Let’s bring the countryside into the city: rethinking the planning debate


Innovative research at Birmingham City University calls for the radical rethinking of the relationship between town and city with a call to bridge the greenbelt - and bring the countryside into the city.

With a raft of new ideas being showcased at a research summit on Wednesday 29 February, researchers at Birmingham City University are encouraging people to see the results of 18 months’ work. Among the radical ideas are:

  • Connecting city centres to the countryside through green corridors
  • The opportunity to bring farms into urban areas within more community-based agriculture. (Here land at the edge can be turned over by communities in the name of local food production)
  • The opportunity to bring woodlands and forests into the city allowing people access to high quality spaces for recreation and relaxation
  • The opportunity to deliver environmental benefits that help reduce flooding, reduce CO2 emissions and also protect against high temperatures in city environments.

Birmingham City University researchers will draw directly on work in Hampton, near Peterborough, and North Worcestershire, which involves a rural-urban link from Redditch to Birmingham.

“What we need to do is to radically re-think the way we manage the areas where the urban meets the countryside.” said Professor Alister Scott, from Birmingham City University and one of the UK’s leading academic experts on managing the rural-urban fringe.

“For example, the greenbelt policies which were brought in during the 1940s were right for their times. But as a legacy we believe we have created a no-man’s land which has stymied good development rather than inspiring it.

“We need to look at the bespoke needs of each area in the rural-urban fringe. So as well as greenbelts which ringfence our towns and cities we need to develop ‘green corridors’ or ‘green wedges’ or other green models that reflect the local context. These more imaginative shapes may promote more sustainable travel and provide closer links to quality greens pace.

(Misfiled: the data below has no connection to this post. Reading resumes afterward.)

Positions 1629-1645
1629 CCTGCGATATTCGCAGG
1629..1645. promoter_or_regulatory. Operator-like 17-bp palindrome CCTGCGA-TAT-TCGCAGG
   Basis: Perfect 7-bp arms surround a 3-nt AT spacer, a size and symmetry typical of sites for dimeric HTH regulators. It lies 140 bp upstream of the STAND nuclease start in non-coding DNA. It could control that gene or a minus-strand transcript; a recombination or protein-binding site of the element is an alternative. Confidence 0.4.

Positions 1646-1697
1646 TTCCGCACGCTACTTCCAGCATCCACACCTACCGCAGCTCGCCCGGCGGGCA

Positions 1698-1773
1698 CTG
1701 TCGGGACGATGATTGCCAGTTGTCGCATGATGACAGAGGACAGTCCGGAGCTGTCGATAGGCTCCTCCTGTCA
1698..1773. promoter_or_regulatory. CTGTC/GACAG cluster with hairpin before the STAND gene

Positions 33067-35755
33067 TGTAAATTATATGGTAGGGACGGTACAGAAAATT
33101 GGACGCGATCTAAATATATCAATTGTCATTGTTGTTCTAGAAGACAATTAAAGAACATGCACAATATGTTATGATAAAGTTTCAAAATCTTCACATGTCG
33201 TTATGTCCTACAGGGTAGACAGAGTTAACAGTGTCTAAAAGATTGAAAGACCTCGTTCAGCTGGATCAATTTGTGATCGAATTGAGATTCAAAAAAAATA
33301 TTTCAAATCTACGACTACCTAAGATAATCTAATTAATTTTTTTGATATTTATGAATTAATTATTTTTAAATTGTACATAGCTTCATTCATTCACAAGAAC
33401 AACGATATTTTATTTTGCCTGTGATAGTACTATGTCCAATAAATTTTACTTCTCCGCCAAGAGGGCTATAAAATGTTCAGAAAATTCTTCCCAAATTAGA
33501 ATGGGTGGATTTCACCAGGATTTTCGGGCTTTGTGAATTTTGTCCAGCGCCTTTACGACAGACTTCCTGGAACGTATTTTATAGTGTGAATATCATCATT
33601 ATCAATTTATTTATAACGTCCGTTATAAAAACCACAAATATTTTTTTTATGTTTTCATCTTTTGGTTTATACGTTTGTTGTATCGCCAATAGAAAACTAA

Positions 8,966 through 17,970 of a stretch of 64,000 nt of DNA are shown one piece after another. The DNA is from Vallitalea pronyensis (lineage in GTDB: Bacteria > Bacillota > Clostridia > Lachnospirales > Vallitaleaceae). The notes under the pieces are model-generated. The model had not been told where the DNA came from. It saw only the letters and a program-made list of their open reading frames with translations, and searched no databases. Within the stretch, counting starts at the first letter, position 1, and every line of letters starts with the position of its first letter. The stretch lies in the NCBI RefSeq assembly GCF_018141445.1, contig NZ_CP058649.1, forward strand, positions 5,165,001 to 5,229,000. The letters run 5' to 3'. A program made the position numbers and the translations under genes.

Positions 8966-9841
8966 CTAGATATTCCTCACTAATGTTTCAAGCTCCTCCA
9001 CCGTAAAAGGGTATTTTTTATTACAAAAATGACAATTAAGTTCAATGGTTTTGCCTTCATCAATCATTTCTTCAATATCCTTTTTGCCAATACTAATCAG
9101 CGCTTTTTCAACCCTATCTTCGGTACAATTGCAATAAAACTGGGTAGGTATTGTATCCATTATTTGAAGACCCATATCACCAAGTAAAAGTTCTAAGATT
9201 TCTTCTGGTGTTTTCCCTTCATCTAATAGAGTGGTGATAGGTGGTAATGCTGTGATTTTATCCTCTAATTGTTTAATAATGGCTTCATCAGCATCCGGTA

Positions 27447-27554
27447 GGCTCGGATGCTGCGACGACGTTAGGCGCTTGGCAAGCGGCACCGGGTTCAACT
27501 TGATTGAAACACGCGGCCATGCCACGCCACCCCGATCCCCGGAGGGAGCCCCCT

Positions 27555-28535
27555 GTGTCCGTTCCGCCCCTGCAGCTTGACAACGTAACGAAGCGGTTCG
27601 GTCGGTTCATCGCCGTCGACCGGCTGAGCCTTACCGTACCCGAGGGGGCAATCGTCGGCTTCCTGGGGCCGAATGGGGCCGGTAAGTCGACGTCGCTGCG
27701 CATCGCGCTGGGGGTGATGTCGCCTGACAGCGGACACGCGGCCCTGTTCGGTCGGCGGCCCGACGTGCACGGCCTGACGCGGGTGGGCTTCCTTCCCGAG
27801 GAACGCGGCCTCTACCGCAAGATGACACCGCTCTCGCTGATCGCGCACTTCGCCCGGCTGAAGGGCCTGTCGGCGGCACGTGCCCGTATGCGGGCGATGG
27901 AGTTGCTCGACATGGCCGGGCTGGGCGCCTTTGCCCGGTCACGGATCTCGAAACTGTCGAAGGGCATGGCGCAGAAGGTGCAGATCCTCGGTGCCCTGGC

“Not only would this type of development provide healthier and more diverse environments it could also encourage a new way of living.”
Professor Scott believes urban communities could enjoy the good life and develop sustainable agricultural schemes in urban spaces. Self-sufficiency that could help tackle the pending challenges of climate change and food and water shortages.

Professor Scott added: “We face a future that will look significantly different to now – and we therefore need to plan in a radical way. For the first time since the fall of the Roman Empire major cities in the West, such as Detroit in the USA, are seeing large swathes of their urban environments returning to rural states.

“Our conference will highlight how we can better manage this change and create exciting spaces that will be fit for purpose in the next century. Rather than keep the rural and urban apart like two enemies we must work with them as integrated environments.”

The conference will be broadcast worldwide through network giant CISCO. More information about the Managing Environmental Change at the Rural-Urban Fringe (MECRUF) conference can be downloaded here or places are available on request by emailing benstonyer@davidjarvis.biz

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